Teach for America: What I Learned about Myself and My World

“I was coming from a place of genuine desire to help end educational inequality and a passion for working with children. The application process really made me think about what made me happy in life. I learned about how much learning and teaching really means to me.”

Many students leave college with big dreams … and no idea what to do with them. Enter Teach For America (TFA), a nonprofit organization that recruits recent grads to teach in underfunded and underserved school districts for two years.

It turns out, even just applying for TFA can lead to important self-discoveries.

One Florida student, Jamie Tremblay, decided to apply because she had no specific career plans and wanted to travel. Tremblay grew up in Pinellas County, graduating from both high school and college there, so when her brother told her about Teach For America, she jumped at the chance to change her landscape. Plus, TFA’s mission of closing the achievement gap aligned with her own compulsion to give back.

We asked Tremblay to talk us through the application process, which can be more involved than applying for a traditional job. There are two tiers: answering general questions about one’s academic and life experiences and completing an in-depth profile, lesson plan, and teaching demonstration.

During the interview, Tremblay found herself getting pretty personal. “So much of the educational inequities in this country stem from racist and outdated zoning policies. Sharing why I, a middle-class white woman, felt that I could connect with low-income students and students of color required a lot of honesty, vulnerability, and reflection about my intentions.”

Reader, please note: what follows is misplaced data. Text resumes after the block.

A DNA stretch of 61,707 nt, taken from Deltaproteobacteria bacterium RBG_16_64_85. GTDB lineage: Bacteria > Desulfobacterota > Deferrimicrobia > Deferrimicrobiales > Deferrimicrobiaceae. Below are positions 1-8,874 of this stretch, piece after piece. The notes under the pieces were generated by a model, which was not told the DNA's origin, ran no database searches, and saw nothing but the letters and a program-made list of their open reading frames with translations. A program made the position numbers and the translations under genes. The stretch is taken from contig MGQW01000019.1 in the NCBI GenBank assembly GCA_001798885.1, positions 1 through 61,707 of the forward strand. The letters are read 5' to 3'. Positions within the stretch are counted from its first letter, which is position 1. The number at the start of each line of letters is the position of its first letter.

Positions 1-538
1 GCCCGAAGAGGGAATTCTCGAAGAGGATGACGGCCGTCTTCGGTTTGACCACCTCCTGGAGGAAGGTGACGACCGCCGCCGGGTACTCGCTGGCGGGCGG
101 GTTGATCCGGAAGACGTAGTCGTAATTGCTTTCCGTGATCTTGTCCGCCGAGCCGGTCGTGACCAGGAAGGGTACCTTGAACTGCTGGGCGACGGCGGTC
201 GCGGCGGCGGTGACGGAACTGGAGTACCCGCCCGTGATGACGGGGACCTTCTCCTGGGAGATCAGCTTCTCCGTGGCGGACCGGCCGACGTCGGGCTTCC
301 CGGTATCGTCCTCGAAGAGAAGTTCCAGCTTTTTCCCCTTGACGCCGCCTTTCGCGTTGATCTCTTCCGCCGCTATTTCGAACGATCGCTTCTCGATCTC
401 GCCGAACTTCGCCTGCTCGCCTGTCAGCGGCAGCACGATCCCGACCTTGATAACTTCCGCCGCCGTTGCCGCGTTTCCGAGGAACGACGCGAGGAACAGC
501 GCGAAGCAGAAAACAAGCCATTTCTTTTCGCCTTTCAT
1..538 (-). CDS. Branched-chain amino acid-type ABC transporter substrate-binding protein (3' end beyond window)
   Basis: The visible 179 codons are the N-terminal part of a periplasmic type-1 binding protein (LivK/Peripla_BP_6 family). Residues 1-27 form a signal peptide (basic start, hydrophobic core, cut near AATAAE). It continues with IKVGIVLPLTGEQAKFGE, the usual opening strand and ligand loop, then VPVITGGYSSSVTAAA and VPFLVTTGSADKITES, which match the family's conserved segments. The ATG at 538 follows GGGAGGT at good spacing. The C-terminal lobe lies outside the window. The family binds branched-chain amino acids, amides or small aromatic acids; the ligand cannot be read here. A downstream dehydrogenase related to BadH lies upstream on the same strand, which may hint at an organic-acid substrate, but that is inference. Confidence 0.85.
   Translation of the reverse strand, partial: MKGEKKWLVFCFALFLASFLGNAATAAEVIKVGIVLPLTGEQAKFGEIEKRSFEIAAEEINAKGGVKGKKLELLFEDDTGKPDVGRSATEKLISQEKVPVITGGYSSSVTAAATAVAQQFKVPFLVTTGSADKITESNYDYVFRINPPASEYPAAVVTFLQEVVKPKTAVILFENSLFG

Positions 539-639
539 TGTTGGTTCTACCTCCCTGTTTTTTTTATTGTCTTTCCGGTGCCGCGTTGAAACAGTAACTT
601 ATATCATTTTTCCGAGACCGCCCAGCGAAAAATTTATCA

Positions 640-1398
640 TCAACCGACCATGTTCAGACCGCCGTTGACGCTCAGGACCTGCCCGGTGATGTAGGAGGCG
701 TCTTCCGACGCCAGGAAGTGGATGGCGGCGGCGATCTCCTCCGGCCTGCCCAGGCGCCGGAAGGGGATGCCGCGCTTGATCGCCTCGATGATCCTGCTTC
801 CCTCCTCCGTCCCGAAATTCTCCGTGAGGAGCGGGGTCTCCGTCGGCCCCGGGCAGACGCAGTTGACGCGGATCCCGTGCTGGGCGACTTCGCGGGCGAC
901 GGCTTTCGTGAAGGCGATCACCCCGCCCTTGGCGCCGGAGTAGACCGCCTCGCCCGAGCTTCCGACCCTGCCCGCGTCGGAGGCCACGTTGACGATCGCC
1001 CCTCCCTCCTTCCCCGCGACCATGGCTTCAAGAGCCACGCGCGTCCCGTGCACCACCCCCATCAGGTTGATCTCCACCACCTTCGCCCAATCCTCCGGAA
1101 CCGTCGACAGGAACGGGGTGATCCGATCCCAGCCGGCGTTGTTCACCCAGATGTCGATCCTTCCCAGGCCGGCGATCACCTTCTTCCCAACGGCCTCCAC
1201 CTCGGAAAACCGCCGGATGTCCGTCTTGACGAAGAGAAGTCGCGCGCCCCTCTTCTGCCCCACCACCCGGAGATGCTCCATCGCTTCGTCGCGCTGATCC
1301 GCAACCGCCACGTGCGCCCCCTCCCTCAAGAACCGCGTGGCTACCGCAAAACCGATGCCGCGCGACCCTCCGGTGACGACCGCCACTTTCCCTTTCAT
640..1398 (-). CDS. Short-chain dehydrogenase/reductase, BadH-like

Tremblay continues, “I was coming from a place of genuine desire to help end educational inequality and a passion for working with children. The application process really made me think about what made me happy in life. I learned about how much learning and teaching really means to me.”

Ultimately, Tremblay’s emotional gamble paid off, and she was accepted into the program. Unfortunately, the pandemic forced her to decline the offer. In some ways, Tremblay felt relieved from the potential pressures of living in a new community and being responsible for large groups of schoolchildren, but she is also disappointed about not having the chance to rise to the challenge. “I had plans of volunteering with after-school programs and sports and building relationships with the students,” she said.

Although she won’t be joining Teach For America this year, Tremblay isn’t coming away empty-handed. “I fully intend to continue the mission to end educational inequality, even if it isn’t in the original way I thought,” she says. “My 20s have been a very confusing time for me, exploring what I want and who I am. As cheesy as it sounds, I now know that I want to help make the world a better place. I don’t know what that looks like yet, but teaching is definitely still on the table.”

You can learn more about Teach for America at TeachForAmerica.org

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